Third of young people saw wellbeing boost during lockdown

Pupils who went to school every day most likely to report improved wellbeing.

22 February 2022

A third of young people saw an improvement in their wellbeing during the Covid-19 lockdown measures, according to a new study.

Researchers from Oxford and Cambridge universities found that out of 16,940 children and teenagers aged from between around eight and 18, 33% said they had better mental wellbeing during the first national lockdown.

Young people who said their wellbeing had improved were more likely to report improved relationships with family and friends, reduced feelings of loneliness and exclusion and lower levels of bullying than their peers.

They also said they could manage schoolwork better and had more sleep and exercise during the lockdown.

The survey found that of other respondents, 33% said their mental wellbeing had remained the same in lockdown while 34% said theirs had deteriorated.

Using data collected from the OxWell Student Survey in June and July 2020 from pupils in state schools based in the south of England, the survey found that pupils who attended school every day were most likely to report that their wellbeing had improved, with 39% of pupils who went in “every day” saying they were happier following the lockdown.

For those who attended “most days” 35% reported better wellbeing.

Pupils who attended “sometimes” were the least likely to have seen improved wellbeing (29%) whereas 34% of pupils who did not attend at all felt happier.

The highest proportion of students who reported worse wellbeing were those who attended just once or twice (39%).

The study said that various aspects of the school environment, including bullying, schoolwork stresses and poor relationships with teachers were linked to poor mental health and that it would “therefore be reasonable to expect that being away from the school environment could be beneficial for certain students”.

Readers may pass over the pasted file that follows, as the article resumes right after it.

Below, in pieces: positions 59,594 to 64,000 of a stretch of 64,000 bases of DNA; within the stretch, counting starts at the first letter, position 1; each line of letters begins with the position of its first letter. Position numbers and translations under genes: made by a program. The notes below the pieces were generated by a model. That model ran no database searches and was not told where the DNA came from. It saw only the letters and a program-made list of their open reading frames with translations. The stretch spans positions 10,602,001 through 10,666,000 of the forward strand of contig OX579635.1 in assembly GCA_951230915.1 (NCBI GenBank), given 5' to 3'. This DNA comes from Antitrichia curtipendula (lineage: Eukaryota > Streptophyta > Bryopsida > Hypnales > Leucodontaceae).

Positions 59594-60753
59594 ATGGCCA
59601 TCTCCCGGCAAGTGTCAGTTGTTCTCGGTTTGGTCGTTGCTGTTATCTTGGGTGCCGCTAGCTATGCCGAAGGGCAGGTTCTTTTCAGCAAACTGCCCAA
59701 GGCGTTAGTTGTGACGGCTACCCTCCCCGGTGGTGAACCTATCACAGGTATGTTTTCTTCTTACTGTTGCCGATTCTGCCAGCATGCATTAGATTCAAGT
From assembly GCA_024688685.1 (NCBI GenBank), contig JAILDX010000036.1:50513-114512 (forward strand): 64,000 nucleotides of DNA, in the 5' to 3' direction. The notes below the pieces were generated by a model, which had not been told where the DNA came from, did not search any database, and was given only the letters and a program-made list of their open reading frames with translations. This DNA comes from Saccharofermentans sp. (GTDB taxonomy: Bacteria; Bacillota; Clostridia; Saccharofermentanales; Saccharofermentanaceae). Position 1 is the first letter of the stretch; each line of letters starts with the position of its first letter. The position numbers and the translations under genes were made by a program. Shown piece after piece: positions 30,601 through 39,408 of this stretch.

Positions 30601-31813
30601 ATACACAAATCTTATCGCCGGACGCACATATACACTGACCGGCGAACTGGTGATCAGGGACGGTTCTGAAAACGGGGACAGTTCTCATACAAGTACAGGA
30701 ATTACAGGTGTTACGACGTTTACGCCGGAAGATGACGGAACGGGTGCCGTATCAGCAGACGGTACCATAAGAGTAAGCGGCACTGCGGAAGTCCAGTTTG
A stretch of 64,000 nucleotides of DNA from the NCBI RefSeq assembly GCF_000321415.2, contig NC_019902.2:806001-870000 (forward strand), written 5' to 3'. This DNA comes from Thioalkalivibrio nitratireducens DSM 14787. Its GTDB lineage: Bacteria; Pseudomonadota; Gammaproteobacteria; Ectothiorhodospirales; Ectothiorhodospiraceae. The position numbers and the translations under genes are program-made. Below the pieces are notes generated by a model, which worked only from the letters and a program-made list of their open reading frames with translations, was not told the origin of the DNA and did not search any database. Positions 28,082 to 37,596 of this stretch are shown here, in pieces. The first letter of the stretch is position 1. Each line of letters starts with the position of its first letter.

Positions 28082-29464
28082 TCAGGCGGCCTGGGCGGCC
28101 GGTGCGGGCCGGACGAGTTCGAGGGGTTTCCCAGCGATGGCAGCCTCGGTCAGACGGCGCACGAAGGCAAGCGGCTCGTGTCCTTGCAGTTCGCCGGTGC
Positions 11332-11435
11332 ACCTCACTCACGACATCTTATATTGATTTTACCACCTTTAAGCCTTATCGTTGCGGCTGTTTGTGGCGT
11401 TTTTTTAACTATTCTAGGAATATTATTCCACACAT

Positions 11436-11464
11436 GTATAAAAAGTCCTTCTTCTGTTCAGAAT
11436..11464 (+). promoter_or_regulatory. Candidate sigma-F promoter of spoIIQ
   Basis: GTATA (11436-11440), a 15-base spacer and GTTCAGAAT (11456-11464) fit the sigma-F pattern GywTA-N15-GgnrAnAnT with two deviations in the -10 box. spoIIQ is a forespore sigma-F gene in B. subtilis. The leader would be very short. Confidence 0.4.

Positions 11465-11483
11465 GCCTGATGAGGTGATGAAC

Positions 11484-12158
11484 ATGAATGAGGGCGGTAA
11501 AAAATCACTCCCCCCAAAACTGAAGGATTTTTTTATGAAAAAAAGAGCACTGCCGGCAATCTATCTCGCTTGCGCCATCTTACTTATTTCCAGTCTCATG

“However, we found that those attending school ‘most days’ or ‘every day’ (though they made up a small percentage of the total sample) had a higher proportion of students who reported improved mental wellbeing compared with those attending irregularly,” it said.

Pupils who said they did not feel safe at home were less likely to say their wellbeing had got better during lockdown.

The proportion of students who said they were getting along “better” or “much better” with household members than before lockdown was also higher for children who reported better wellbeing (53%) compared with those who said there had been no change (26%) and those who said their wellbeing had worsened (21%).

A similar pattern was seen for getting along with friends (41%, 26%, and 27% respectively).

The researchers also found that for the majority of young people who had been bullied in the past year, they said that the bullying had reduced.

The proportion reporting that they were bullied less than before lockdown was higher for those who reported improved wellbeing (92%) than for those who reported no change (83%) or a deterioration in their wellbeing (81%).

Emma Soneson, a PhD student and Gates Scholar at the Department of Psychiatry, University of Cambridge, said: “The common narrative that the pandemic has had overwhelmingly negative effects on the lives of children and young people might not tell the full story.

“In fact, it seems as though a sizeable number of children and young people may have experienced what they felt was improved wellbeing during the first national lockdown of 2020.

“After hearing from patients in our clinical practice and informally from several parents and young people that they thought the lockdown was beneficial for their or their child’s mental health, we decided to look at this trend.”

Professor Peter Jones, from the Department of Psychiatry at the University of Cambridge, said: “What we’ve seen is a complex mix of factors that affect whether a child’s mental health and wellbeing was affected by the lockdown.

“These range from their mental health before the pandemic through to their relationships with their families and peers, and their attitudes towards school.”

Professor Mina Fazel, from the Department of Psychiatry at the University of Oxford, said: “While the pandemic has undoubtedly had negative consequences for many, it is important to keep in mind that this is not the case for all children and young people.”

“We are interested in how we can learn from this group and determine if some of the changes can be sustained in order to promote better mental health and wellbeing moving forward.”

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